Bad timing for Obama on any troop buildup in Afghanistan
Drumbeat of opposition grows louder as antiwar movement looks to ramp up in the fall – and as some in Congress start talking of planning for the US exit.
Greg Sousa/ News-Argus/ AP
The commanding American general in Afghanistan is expected to follow up soon on his review of the war there by asking for additional troops and other resources – a request that could hardly come at a worse time for President Obama.
Army Gen. Stanley McChrystal is likely to seek from two to four additional brigades – or as many as 20,000 more US soldiers beyond the 65,000 already in Afghanistan – as part of a “revised strategy” to better protect the Afghan population and accelerate the training of Afghan security forces, sources at the Pentagon and elsewhere say.
But such a request will come amid signs of faltering domestic support for the Afghanistan effort and as Mr. Obama, facing a worrisome overall erosion of public confidence, hopes to focus attention on his drive for healthcare reform.
Growing doubts about the US commitment in Afghanistan and noisy opposition to the war may be the last things the White House needs, but increasingly that looks to be what the administration is going to get.
• The antiwar movement, deflated by a quieter Iraq and the programmed withdrawal of US forces there, plans to ramp up public opposition to the Afghanistan war this fall.
•Frustration with the course of the war is bubbling in Congress, with Democratic Sen. Russell Feingold of Wisconsin – notably the first senator to call four years ago for a timetable for withdrawal from Iraq – announcing he favors setting a “flexible timetable” for drawing down US forces in Afghanistan.
The war in Afghanistan never faced the degree of public opposition that the war in Iraq did, in part because of the direct link between the 9/11 terrorist attacks and Afghanistan.
In addition, the level of war opposition in the US often correlates with casualties and violence levels, some defense analysts note, but Iraq war casualties – both for US troops and Iraqi civilians – always eclipsed those in Afghanistan. With more troops being sent to Afghanistan and with the relegation of US troops in Iraq to large bases, however, that picture has flipped. Last month, US casualties in Afghanistan reached the highest level of the war there.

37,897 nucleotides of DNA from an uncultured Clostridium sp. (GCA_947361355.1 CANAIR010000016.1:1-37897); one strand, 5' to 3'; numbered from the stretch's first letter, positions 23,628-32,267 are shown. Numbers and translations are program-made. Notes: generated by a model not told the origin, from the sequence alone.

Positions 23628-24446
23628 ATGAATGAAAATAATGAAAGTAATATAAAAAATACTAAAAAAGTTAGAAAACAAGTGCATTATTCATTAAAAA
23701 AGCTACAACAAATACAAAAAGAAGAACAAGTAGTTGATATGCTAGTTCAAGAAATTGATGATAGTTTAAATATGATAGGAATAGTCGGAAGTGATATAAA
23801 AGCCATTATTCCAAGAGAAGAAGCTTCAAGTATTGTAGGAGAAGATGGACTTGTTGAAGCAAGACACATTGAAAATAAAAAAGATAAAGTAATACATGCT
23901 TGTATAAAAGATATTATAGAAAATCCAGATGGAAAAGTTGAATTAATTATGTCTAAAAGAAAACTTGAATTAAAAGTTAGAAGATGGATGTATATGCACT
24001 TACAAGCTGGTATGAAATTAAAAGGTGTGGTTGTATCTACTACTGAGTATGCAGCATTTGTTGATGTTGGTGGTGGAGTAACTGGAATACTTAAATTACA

The higher-profile casualties and a worry that US troops in Afghanistan are being asked to undertake an unclear or impossible task are feeding the nascent opposition to the war, some war analysts say.
“We're moving beyond the clear objective of shutting down Al Qaeda, but the goal of stabilizing Afghanistan and liberalizing the central government is a much broader policy that Americans are saying they never signed up for,” says Malou Innocent, an Afghanistan-Pakistan expert at the Cato Institute, a libertarian Washington think tank.
This “mission creep,” as she calls it, has led Ms. Malou, in a recent report she co-authored on US Afghanistan policy, to advocate a withdrawal of most US troops over the next 12 to 18 months. Enough troops could be left in Afghanistan, she says, to fulfill the limited objective of training Afghan security forces, while an “intelligence-based” fight against Al Qaeda, more akin to international crimefighting, could be pursued largely from offshore.
Senator Feingold, who does not specify the length of the “flexible timetable for withdrawal” he recently proposed, says his framework would allow the US to refocus on the core objective of battling Al Qaeda, without turning the US into the “foreign occupier” that has never fared well in Afghanistan.
Leaders in the US antiwar movement say an affection in their ranks for Obama has until now stifled the kind of boisterous opposition that President Bush faced. But Feingold is a liberal Democrat. At the same time, signs are growing that the “get out of Afghanistan” camp, while small, is expanding into a broader ideological band. Writing in the Washington Post Tuesday, conservative columnist George Will says the US effort in Afghanistan should be called “Operation Sisyphus” and concludes that US presence should be “substantially reduced” to a focus on battling Al Qaeda with drones, missiles, and special-forces units concentrating on the Pakistan border.
“Instead of adding troops, the administration should narrow the objectives,” says Malou. With Congress's summer recess ending and “the focus returning to Washington,” she adds, “I think [the administration] will hear more about how that’s what Americans want.”
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